Substantial somatic genomic variation and selection for BCOR mutations in human induced pluripotent stem cells

Published: 8 February 2022| Version 1 | DOI: 10.17632/6rfc2xrnyd.1
Serena Nik-Zainal


Human Induced Pluripotent Stem Cells (hiPSC) are an established patient-specific model system where opportunities are emerging for cell-based therapies. We compared and contrasted hiPSCs derived from different tissues in the same individual and across two large hiPSC cell repositories. We show extensive single-nucleotide mutagenesis in all hiPSC lines, although fibroblast-derived hiPSCs (F-hiPSCs) are particularly heavily mutagenized by ultraviolet (UV)-related damage. We analysed genome sequencing data on 454 F-hiPSCs, 101 blood-derived hiPSCs (B-hiPSCs) and 141 B-hiPSC derived subclones, as well as transcriptional data on 78 B-hiPSCs to gain further insights. Across 324 whole genome sequenced (WGS) F-hiPSCs derived by the Human Induced Pluripotent Stem Cell Initiative (HipSci), UV-related damage is present in ~72% of cell lines, sometimes resulting in substantial mutagenesis (range 0.25-15 per Mb). Furthermore, we find remarkable genomic heterogeneity between independent F-hiPSC clones derived during the same round of reprogramming, due to oligoclonal populations within fibroblasts. B-hiPSCs showed lower levels of genome-wide mutations (range 0.28-1.4 per Mb), no UV damage, but a strikingly high prevalence of acquired BCOR mutations in ~25% of lines. Genome-wide selection analysis revealed strong selection pressure for BCOR mutations in F-iPSCs and B-iPSCs. Directed differentiation experiments and RNA sequencing showed that BCOR mutations have functional consequences in affected B-hiPSCs. All hiPSCs had otherwise stable, diploid genomes on karyotypic pre-screening. Our work strongly suggests detailed nucleotide-resolution characterization is required prior to using hiPSCs for disease modelling or clinical applications.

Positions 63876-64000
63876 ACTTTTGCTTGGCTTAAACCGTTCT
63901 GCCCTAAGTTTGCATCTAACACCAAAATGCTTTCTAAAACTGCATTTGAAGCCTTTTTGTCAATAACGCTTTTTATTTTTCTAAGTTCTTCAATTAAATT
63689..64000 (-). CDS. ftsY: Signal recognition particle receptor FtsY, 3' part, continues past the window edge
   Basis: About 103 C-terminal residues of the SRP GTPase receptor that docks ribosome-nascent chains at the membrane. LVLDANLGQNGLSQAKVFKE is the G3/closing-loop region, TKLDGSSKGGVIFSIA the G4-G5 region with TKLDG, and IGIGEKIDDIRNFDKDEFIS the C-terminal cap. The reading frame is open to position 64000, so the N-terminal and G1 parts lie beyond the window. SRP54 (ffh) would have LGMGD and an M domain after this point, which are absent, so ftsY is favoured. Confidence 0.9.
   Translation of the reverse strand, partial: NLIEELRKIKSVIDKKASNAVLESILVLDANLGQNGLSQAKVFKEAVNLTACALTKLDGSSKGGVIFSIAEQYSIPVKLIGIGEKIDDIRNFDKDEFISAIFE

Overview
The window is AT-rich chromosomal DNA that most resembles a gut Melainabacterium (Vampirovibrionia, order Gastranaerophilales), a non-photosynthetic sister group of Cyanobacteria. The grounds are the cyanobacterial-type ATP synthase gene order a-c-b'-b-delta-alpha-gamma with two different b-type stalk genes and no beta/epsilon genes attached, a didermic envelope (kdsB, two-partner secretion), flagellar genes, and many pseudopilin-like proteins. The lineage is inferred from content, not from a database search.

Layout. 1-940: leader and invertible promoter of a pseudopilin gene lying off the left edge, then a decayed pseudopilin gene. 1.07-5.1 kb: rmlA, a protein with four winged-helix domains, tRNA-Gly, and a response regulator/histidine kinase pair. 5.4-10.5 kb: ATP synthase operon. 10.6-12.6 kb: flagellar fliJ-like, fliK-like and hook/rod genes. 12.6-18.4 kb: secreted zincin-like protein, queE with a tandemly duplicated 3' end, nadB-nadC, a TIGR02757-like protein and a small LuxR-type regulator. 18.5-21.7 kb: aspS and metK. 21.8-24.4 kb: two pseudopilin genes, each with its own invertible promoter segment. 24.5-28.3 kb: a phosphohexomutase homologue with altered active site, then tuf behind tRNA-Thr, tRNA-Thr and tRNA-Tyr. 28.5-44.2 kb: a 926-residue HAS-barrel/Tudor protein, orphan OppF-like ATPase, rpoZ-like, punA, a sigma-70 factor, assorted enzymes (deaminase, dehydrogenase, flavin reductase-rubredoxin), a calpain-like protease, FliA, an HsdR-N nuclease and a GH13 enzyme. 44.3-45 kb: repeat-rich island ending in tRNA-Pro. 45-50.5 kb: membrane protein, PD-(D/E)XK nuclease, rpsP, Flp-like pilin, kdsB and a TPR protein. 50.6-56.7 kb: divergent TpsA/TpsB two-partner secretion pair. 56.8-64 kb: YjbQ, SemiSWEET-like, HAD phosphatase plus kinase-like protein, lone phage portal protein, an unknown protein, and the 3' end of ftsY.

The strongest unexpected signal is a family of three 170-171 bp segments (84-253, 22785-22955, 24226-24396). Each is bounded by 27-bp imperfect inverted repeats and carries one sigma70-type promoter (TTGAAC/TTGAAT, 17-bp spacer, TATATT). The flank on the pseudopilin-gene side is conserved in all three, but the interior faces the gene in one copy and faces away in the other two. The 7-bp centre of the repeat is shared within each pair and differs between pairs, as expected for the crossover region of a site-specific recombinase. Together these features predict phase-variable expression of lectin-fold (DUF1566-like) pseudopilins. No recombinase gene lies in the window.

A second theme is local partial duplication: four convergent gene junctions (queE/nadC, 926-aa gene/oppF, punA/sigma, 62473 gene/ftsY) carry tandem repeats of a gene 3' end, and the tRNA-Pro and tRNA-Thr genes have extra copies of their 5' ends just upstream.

Steps to reproduce

Please see Methods of the paper for details.


University of Cambridge


Induced Pluripotent Stem Cell, DNA Mutation